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Canadian Urbanism Uncovered

Heading in the right direction

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When artist Carolyn Tripp was a teenager making day trips to Toronto she found the big metropolis confusing, and would occasionally find herself headed in the wrong direction after exiting a subway station.

This experience planted the seeds for her Street Level Efficiency project, stenciled directional markers painted guerrilla-style on the ground outside each subway station.

Initially, she began practicing her stencil art in other areas, including stenciling the word "fatality" in a coffin-shaped outline at Queen and Gladstone to mark the spot where cyclist Ryan Carriere was killed by a truck.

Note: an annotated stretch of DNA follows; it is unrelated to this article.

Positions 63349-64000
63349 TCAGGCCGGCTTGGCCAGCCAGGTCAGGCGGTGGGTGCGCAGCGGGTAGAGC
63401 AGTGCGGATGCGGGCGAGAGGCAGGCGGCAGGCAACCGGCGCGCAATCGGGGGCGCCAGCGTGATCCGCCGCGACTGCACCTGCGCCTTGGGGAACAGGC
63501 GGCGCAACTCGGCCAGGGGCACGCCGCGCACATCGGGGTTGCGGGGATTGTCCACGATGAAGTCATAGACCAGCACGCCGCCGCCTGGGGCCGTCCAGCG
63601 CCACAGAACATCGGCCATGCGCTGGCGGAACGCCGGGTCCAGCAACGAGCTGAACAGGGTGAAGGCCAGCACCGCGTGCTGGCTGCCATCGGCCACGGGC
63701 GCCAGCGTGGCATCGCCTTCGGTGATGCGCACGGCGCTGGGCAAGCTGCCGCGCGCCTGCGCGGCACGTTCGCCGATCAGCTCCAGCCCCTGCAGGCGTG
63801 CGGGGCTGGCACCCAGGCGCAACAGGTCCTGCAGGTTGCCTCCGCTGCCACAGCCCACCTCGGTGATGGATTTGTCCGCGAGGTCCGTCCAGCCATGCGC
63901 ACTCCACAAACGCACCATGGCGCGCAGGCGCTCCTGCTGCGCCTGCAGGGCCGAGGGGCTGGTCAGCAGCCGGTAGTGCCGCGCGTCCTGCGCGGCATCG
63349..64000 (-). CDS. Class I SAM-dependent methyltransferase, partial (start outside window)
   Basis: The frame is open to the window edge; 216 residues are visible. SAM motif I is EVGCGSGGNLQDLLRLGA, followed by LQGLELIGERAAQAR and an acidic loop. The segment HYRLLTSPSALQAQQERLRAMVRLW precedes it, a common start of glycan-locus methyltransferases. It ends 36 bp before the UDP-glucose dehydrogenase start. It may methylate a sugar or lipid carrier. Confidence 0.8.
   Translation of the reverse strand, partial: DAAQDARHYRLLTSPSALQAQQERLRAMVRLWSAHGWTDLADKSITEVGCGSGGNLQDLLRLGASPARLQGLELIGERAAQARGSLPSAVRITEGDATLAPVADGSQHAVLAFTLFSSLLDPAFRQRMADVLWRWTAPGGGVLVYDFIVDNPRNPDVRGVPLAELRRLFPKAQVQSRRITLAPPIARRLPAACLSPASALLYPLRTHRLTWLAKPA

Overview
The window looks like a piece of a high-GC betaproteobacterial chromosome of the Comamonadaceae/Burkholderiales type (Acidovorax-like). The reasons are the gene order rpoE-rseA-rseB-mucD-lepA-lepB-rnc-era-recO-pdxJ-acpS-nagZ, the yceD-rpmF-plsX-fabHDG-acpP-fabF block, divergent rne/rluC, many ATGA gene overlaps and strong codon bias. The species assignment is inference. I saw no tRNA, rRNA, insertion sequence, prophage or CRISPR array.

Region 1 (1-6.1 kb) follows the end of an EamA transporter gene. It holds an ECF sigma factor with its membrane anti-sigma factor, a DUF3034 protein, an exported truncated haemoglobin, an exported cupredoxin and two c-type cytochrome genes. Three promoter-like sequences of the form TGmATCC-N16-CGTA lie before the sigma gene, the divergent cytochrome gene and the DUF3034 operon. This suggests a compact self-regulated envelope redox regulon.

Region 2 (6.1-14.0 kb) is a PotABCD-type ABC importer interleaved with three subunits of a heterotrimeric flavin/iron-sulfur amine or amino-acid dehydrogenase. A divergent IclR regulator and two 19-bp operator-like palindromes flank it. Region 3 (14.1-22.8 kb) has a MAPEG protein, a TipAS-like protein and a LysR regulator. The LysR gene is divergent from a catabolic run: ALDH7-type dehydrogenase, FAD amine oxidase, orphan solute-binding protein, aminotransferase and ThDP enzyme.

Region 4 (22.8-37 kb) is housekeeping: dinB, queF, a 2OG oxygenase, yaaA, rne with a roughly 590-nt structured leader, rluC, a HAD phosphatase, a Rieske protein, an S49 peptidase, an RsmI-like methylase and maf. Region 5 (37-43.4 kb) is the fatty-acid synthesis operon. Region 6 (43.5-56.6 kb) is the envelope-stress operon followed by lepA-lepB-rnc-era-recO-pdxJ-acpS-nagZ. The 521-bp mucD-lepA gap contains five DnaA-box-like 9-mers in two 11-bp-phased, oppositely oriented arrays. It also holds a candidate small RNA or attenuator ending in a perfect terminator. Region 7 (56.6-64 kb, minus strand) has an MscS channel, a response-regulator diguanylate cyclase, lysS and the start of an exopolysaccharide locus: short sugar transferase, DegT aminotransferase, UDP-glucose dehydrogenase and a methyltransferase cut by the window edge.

Then her discovery of a subtle but charming metallic compass set into the ground outside Bathurst station's exit further inspired her to tackle the whole system.

In the summer of 2006, Tripp stenciled a simple white NORTH arrow outside most subway exits. She's not concerned about repercussions from the TTC, since she believes she's helping them out. "I'm not defacing TTC property or vehicles," she says. "I really believe the sidewalk is for everyone."

EDITOR’S NOTE: Ms. Tripp has been a contributor to Spacing since the spring of 2007.